By supplementing financial aid with fellowships, future engineers will be lessened of their financial burdens following graduation, and the Cockrell School can compete with other top-tier universities.

The next generation of technology creators, economy builders and society servers starts here at the Cockrell School of Engineering.

Fellowship funding options:

Dean's Graduate Fellow: Fully Endowed Graduate Fellowship – Minimum $750,000
Provide about $30,000 annually to fully support a graduate student. This will be part of a multi-year offer of which your fellowship will be part.

Foundation Graduate Fellow: Minimum $250,000
Provide approximately $10,000 annually to support graduate students. The endowment will grow over time supporting graduate students in perpetuity.

Featured Alumni

These alumni are profiled in the Graduate School's commemorative book titled "Changing the World: Stories Celebrating 100 Years of Graduate Education at The University of Texas at Austin."

Jennifer Barton

Jennifer Barton, Ph.D. '98, B.S. '88
Leads biomedical engineering at the University of Arizona where she is a professor and director of the BIO5 Institute.

Felix Fenter

Felix Fenter, Ph.D. '60, M.S., '54, B.S. '53
Awarded the first-ever aerospace Ph.D. from The University of Texas at Austin.


Jeff Hildebrand

Jeff Hildebrand, M.S. '85, B.S. 81
Founder of Hilcorp Energy Co., the fourth largest U.S.-based privately-held E&P company.

Satoshi Kashima

Satoshi Kashima, Ph.D. '74, M.S. '71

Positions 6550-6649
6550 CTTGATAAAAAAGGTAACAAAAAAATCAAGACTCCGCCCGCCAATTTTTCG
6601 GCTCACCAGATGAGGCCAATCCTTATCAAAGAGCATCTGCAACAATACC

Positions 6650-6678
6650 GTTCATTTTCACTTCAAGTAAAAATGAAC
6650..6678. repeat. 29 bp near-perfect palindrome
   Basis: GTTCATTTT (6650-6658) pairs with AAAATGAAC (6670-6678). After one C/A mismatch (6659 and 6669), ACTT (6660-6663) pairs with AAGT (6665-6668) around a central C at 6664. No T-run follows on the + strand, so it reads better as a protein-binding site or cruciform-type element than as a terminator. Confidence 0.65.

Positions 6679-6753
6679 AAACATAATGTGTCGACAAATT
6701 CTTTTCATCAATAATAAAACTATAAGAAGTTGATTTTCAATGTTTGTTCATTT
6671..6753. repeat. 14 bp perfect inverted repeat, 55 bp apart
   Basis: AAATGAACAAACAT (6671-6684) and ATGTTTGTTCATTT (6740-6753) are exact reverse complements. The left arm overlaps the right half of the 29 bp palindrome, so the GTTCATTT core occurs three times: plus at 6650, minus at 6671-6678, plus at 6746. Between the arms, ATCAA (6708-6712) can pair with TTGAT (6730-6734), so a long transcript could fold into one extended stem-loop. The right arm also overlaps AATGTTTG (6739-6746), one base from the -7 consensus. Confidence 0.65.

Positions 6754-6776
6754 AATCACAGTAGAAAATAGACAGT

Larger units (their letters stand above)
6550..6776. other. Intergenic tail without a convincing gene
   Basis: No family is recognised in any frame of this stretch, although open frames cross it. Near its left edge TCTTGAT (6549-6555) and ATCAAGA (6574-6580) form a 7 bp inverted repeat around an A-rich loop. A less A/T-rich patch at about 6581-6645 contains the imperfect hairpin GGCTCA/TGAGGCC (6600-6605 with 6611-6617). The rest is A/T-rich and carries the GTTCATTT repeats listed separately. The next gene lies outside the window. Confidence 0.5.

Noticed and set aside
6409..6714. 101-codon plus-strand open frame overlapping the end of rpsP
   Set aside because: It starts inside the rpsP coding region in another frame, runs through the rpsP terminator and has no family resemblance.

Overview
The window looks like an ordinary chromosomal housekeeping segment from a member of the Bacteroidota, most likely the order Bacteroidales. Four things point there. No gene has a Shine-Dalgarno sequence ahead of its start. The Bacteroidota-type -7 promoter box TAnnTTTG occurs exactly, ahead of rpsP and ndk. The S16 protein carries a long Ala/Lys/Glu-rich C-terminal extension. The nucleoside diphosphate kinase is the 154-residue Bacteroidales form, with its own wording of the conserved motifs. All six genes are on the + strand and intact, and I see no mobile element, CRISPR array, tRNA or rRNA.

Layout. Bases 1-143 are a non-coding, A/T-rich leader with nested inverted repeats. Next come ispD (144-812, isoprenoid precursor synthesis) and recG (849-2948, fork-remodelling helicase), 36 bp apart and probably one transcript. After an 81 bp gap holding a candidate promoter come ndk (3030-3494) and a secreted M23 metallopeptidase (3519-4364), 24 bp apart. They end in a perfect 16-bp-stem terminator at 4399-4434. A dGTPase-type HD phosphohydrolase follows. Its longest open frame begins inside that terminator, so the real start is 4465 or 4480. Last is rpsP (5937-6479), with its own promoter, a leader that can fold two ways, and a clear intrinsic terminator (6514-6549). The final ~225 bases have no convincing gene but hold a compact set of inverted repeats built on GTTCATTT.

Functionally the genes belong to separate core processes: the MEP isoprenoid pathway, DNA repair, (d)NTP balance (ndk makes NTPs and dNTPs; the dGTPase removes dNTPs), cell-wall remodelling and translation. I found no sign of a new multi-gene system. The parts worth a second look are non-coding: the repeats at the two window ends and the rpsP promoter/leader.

Helped build the Akashi Kaikyo Bridge in Japan, linking together two major islands in the country.

Chuck McQueary

Chuck McQueary, Ph.D. '66, M.S. '64, B.S. '62
McQueary is the first-ever undersecretary for science and technology in the newly formed Department of Homeland Security.

Ervin Perry

Ervin Perry, Ph. D. '64, M.S. '61
First African American to be appointed to a professorship at The University of Texas at Austin.

Amar Sawhney

Amar Sawhney, Ph.D. '92, M.S. '89
Co-founder of a medical device incubator, and has started six successful companies.

Ben Streetman

Ben Streetman, Ph.D. '66, M.S. '63, B.S. '61
Served as dean of the Cockrell School of Engineering for 12 years.


James Truchard

James Truchard, Ph.D. '74, M.A. '67, B.S. '64
Founder of National Instruments, which has grown to more than 5,000 employees worldwide and named Fortune Magazine's 100 best companies to work for in America for the past 11 years.

Stephanie Wilson

Stephanie Wilson, M.S. '92
Second African American woman to have flown into space, and has since visited the International Space Station three times.